It has become sort of a tradition for folks to express their thanks for various things during Thanksgiving, so I'll go first: I am thankful for JennieO turkeys because they were only 29 cents a pound at the grocery, and because if I had to go out and shoot one and clean it, my family would starve for sure. I am thankful for only having to bring two dishes to Allison's, the turkey and my squash casserole. I am thankful that Rod cleans up after dinner. Of course he does that every night, but I am still thankful.

I am thankful that I don't have to wear socks to bed this winter because Lizzy and Mulligan will keep my feet warm. Rod is thankful that I won't be wearing socks to bed, too, because he thinks I look goofy with socks on.

I am thankful that my children are all gainfully employed, and have given me such beautiful, smart, and talented grandchildren.

Finally, I am thankful to be living in America, despite the current unemployment dilemma, the deplorable outsourcing by companies to whom we gave bailout money, and the mean-spirited, divisive nature and uncompromising attitudes of certain politicians these days. This is still my home, and I'm gonna love it, come rain or come shine.

I am also thankful that God invented the Internet, and then gave me such nice blogger friends to hang out with every day.

Happy Thanksgiving, everyone!


Tom Hakkinen said...

Hi Judie!

What an informative post! I really liked it.

noexcuses said...

You need to get out more. Nice research. I wear socks to bed all year, and I know I look goofy, but I would trade them in a heartbeat for your adorable foot warmers!

Have a wonderful Thanksgiving!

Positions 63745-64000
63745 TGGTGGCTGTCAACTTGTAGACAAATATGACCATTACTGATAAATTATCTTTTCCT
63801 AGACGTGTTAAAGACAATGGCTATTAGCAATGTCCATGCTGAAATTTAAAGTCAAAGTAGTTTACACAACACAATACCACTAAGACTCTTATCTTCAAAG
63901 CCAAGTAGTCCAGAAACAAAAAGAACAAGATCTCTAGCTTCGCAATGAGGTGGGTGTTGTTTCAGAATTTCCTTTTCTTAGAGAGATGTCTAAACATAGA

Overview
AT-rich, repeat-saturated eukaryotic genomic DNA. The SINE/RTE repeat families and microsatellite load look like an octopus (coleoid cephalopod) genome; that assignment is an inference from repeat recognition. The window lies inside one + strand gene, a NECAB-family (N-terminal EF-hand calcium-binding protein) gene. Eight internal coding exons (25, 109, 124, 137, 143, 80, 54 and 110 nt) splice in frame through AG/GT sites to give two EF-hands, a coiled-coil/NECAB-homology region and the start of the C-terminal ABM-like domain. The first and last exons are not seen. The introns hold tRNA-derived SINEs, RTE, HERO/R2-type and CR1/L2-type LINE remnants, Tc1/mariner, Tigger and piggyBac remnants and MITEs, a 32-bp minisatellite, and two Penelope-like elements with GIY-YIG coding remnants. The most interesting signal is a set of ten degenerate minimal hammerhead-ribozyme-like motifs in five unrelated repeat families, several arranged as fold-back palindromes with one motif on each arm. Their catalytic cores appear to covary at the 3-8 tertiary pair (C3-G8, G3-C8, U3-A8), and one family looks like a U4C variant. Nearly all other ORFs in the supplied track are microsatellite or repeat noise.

Jo-Ann Sanborn said...

Woolly Booger? I'm thankful for many of the same things you are, and for both a warm feeling and a good laugh this morning. Happy Thanksgiving

nothingprofound said...

Judie-thanks for the history lesson. I honestly didn't know any of this, and it was fun to learn. We really do have life easy, compared to what our predecessors had to endure. Plus, you've given me a beautiful example of humanity to ponder: Squanto. I was very moved by his story. It's good to remember there are people like him in the world.

Have a wonderful Thanksgiving!

Mary said...

I'm thankful I wasn't a pilgrim or a pioneer! I have my own personal dishwasher too that I thankful for! Have a wonderful Thanksgiving :-)

Lola said...

Many thanks for, as always, such an informative & interesting post!

Happy Thanksgiving to you!

XOXO Lola:)

Yanet @ 3 Sun Kissed Boys said...

I'm so looking forward to watching the parade with the boys this year!

Happy Thanksgiving!

Rocky Mountain Woman said...

I'm thankful I wasn't a Native American! You invite a few people over for turkey dinner and they never leave~lol....

Jackie said...

happy thanksgiving ! That was interesting and thanks for sharing your thankful thoughts .

Cher Duncombe said...

This was a wonderful post Judie, and you had me at "woolly booger"! I am thankful that you have Lizzy and Mulligan and a wonderful husband in Rod. And I am deeply thankful for you, my cosmic sister, the one who makes me laugh, think, sells me gorgeous paintings and brightens my days. You are a gift! Happy Thanksgiving....

Teresa said...